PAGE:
Cry 'Havoc' (1943) starring Margaret Sullavan, Ann Sothern, Joan Blondell, Fay Bainter, Marsha Hunt, Ella Raines directed by Richard Thorpe Movie Review

Cry 'Havoc' (1943)   3/53/53/53/53/5

Margaret Sullavan in Cry 'Havoc' (1943)

Courageous Civilians

With the medical out post in Bataan short staffed and short supplied Captain Marsh (Fay Bainter - Woman of the Year) sends one of the women to see if she can get any of the civilian evacuees to volunteer especially as chief nurse Lieutenant Smith (Margaret Sullavan) is not only stretched but also ill. The 11 women that come back only have the basic training and are a diverse bunch from a burlesque dancer to a Southern belle who has never worked. But as these untrained women face a situation they were never prepared for they discover a strength they never knew existed and unlikely camaraderie.

"Cry 'Havoc'" is a bit of a WWII curiosity because on one hand it tells this interesting drama about these civilian women who work as nursing assistants in a medical outpost. But on the other hand it also has a jokey tone with this eclectic bunch of women with some of them being over the top stereotypes even caricatures which seems at odds with drama. This element of humour doesn't ruin the movie but for me it dilutes the power of the drama and in a way it needed to commit to one or the other rather than trying to mix them both.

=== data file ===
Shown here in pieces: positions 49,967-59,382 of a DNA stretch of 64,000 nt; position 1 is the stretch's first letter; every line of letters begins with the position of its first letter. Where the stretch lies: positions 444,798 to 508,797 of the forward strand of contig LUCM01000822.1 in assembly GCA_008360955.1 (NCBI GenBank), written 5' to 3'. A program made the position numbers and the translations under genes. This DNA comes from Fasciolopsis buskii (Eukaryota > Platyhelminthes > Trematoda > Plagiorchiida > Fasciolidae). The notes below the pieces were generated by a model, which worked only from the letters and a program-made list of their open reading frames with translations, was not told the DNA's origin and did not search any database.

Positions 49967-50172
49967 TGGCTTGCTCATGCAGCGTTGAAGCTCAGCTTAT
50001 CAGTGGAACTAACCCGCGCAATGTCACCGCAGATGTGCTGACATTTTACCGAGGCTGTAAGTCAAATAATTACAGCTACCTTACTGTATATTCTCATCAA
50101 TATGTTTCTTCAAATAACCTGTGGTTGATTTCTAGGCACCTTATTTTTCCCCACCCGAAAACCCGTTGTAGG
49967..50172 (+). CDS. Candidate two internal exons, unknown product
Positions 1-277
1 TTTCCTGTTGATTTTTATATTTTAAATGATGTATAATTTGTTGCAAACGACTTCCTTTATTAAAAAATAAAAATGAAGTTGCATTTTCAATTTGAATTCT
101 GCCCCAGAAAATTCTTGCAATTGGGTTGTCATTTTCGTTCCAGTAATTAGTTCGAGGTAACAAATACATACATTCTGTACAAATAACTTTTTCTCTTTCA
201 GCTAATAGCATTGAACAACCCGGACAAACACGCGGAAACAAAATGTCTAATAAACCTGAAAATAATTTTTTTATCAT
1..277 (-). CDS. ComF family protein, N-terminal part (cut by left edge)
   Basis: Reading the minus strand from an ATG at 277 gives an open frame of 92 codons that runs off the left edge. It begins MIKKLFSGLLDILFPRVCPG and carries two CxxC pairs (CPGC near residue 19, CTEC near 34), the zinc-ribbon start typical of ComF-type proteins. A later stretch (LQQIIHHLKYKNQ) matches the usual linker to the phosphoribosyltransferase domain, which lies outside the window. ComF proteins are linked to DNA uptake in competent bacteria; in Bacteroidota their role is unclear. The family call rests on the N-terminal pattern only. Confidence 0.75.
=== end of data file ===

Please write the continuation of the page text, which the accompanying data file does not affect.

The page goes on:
Joan Blondell and Ann Sothern in Cry 'Havoc' (1943)

What this means is that we have the drama of these women dealing with the situation they are in from those who become scared by the sound of air raid sirens to others struggling with dealing with the death around them. We also have drama as on more than one occasion one of these women go missing especially as on one occasion one of the women who goes missing is another one's sister. And whilst "Cry 'Havoc'" is a predominantly female cast there is a touch of romantic rivalry between Lieutenant Smith and one of the women over the unseen Sgt. Holt. But then all of the sudden we will get a moment of humour thrown in, a wise remark or one of the lesser characters coming across as more of a caricature for being overly stereotypical.

Despite this mix of humour and drama making "Cry 'Havoc'" uneven it is entertaining as we watch these diverse women unite and find a strength they were unaware of. Much of that is down to the stellar cast of actresses picked to play the women. Ann Sothern is full on as the brassy Pat who finds herself rivalling the seemingly proper Margaret Sullavan as Lieutenant Smith. Plus there is Joan Blondell as Grace the smart mouthed burlesque dancer who not only brings some light entertainment but also plenty of emotional drama as for all the front she struggles with what she sees.

What this all boils down to is that "Cry 'Havoc'" is mostly an entertaining and interesting drama which takes a look at the lives of civilian nurses in Bataan during WWII. But the occasional foray into humour with overly stereotypical characters dilutes its power as it tries to break its oppressive nature.